Abstract # 135:

Scheduled for Friday, June 21, 2013 03:45 PM-04:00 PM: Session 19 (Auditorium) Oral Presentation


MAKING IT IN “THE REAL FLORIDA”: THE RHESUS MACAQUES OF SILVER RIVER, FLORIDA

E. P. Riley and T. W. Wade
Department of Anthropology, San Diego State University, San Diego State University, San Diego, CA 92182-6040, USA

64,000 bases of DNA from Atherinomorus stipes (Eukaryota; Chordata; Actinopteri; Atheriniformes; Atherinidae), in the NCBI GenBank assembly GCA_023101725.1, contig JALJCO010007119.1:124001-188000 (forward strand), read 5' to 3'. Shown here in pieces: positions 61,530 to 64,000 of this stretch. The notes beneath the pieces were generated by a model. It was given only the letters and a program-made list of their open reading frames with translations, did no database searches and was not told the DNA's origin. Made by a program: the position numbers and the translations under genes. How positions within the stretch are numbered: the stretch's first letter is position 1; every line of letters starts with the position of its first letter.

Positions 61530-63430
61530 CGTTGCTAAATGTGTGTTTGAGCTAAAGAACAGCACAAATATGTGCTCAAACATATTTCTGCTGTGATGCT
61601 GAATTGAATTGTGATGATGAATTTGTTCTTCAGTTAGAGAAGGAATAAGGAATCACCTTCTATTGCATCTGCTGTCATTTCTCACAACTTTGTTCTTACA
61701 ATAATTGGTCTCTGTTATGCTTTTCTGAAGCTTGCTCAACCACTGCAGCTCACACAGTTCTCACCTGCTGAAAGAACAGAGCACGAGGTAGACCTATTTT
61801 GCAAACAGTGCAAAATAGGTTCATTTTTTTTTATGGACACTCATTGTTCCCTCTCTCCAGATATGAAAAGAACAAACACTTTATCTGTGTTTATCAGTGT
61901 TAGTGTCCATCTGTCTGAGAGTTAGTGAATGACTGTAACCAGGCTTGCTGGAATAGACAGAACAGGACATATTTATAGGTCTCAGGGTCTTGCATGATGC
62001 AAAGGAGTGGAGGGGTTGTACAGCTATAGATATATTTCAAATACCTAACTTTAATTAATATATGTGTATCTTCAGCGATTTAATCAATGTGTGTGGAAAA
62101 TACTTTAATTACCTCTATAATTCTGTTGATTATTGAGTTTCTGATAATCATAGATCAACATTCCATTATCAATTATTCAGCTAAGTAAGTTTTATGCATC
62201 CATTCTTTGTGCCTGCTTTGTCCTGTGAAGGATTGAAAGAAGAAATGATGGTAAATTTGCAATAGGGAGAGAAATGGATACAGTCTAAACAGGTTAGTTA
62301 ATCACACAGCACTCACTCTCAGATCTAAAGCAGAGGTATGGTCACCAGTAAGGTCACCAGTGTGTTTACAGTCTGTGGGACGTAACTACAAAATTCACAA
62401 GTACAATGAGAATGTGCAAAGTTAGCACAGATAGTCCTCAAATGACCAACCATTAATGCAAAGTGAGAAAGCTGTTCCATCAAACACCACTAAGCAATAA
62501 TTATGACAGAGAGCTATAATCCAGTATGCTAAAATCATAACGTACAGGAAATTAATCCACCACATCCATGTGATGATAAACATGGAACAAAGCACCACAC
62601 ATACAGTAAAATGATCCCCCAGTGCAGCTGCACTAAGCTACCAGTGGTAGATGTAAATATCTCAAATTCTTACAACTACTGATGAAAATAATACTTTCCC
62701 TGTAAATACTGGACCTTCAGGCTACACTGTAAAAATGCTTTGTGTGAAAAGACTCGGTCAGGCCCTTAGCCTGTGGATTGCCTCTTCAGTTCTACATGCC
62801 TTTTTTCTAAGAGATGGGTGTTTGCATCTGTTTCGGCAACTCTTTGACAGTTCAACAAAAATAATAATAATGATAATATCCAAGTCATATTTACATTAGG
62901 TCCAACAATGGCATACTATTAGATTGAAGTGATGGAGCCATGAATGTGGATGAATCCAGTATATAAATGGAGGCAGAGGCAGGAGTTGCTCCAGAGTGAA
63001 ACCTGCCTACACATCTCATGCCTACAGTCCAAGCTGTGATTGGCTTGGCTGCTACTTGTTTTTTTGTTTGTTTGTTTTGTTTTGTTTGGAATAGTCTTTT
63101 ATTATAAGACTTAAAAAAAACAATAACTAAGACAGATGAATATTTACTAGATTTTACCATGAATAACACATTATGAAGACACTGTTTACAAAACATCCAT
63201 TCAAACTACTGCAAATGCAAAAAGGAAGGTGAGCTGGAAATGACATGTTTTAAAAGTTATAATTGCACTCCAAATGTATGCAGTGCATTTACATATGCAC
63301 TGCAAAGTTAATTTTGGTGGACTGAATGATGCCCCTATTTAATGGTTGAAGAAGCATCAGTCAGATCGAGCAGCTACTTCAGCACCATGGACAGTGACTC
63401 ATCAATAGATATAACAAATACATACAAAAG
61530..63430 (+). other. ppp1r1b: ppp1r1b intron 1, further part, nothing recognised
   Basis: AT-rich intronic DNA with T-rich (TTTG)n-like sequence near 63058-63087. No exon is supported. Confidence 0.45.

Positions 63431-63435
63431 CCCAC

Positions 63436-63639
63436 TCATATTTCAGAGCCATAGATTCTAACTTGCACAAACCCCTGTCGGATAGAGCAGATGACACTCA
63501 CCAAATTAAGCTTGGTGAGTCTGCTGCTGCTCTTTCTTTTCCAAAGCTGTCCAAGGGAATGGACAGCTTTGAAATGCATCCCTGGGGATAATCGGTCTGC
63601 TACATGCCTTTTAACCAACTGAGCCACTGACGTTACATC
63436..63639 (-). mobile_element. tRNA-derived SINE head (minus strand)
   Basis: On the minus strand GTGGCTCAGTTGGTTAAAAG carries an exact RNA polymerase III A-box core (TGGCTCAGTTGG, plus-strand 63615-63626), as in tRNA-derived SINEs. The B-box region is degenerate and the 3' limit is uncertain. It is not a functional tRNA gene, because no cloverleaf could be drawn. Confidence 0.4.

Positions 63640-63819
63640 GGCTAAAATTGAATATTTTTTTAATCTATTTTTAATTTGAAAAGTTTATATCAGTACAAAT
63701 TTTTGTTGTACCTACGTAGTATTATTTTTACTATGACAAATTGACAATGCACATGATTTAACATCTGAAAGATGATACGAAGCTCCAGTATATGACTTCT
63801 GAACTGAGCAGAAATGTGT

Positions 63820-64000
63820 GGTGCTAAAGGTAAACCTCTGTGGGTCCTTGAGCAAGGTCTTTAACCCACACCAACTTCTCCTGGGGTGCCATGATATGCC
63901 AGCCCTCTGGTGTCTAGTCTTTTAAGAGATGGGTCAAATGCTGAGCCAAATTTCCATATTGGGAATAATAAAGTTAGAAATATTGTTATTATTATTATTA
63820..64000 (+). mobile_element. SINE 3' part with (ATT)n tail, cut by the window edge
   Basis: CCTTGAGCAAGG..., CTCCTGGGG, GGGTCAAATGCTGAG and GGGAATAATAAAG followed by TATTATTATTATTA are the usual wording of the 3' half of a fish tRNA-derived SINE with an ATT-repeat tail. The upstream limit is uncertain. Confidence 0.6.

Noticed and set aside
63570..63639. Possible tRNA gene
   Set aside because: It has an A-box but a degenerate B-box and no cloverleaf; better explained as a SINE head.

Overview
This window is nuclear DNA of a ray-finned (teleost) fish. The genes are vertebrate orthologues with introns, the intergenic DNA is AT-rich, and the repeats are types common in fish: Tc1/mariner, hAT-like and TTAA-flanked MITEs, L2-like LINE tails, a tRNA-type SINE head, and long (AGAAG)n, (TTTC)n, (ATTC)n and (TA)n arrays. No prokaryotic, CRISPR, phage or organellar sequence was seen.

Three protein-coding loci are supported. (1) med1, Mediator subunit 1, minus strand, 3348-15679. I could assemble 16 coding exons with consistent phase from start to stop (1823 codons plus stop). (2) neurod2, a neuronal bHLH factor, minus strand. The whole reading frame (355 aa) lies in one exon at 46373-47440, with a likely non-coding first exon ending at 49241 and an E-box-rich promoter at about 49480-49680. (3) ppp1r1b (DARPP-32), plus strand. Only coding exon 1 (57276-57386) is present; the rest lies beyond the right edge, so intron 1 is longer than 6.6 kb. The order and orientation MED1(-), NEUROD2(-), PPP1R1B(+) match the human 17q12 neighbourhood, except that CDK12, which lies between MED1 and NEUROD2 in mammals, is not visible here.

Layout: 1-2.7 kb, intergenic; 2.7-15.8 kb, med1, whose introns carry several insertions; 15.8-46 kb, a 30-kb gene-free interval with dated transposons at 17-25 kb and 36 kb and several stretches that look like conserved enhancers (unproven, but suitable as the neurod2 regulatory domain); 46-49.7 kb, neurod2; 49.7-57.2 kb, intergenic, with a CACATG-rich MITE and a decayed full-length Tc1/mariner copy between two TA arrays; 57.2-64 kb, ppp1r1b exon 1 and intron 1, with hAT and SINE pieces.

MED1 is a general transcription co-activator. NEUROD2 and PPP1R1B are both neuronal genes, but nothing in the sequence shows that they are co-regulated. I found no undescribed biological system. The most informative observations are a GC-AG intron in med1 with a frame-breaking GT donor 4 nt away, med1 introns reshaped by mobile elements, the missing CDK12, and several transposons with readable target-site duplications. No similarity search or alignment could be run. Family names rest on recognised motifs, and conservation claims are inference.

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     The Florida Park Service’s mission is to maintain sites of rich cultural and natural heritage where visitors can experience “the Real Florida.” At potential odds with this idea is the fact that a free-ranging population of rhesus macaques (Macaca mulatta) lives in Silver River State Park since being introduced along the Silver River in the 1930s. From January – May 2013, we conducted daily observations of the macaques to determine the current population size, diet, ranging patterns, and patterns of interactions with human visitors. Observations were conducted from the river (in watercrafts) using scan and behavior sampling techniques. The current population comprises approximately 120 individuals, distributed in four social groups. Group size ranges between 15 – 40. All groups are attracted to the river’s edge, where provisioning from boaters occurs. Common provisions include fruit (oranges, apples, grapes) and processed foods (bread, crackers, chips). Despite provisioning, preliminary results indicate that the macaques are subsisting primarily on natural foods (84% of behavioral records) such as, Fraxinus caroliniana (pop ash) and Carex spp. (sedge). Their ability to incorporate local flora into their dietary repertoire confirms the remarkable ecological flexibility of this primate. Over the last 80+years, rhesus macaques have carved out a niche in the riparian woodlands of central Florida, challenging notions of what “the real Florida” really is. Supported by National Geographic/Waitt Institute and SDSU.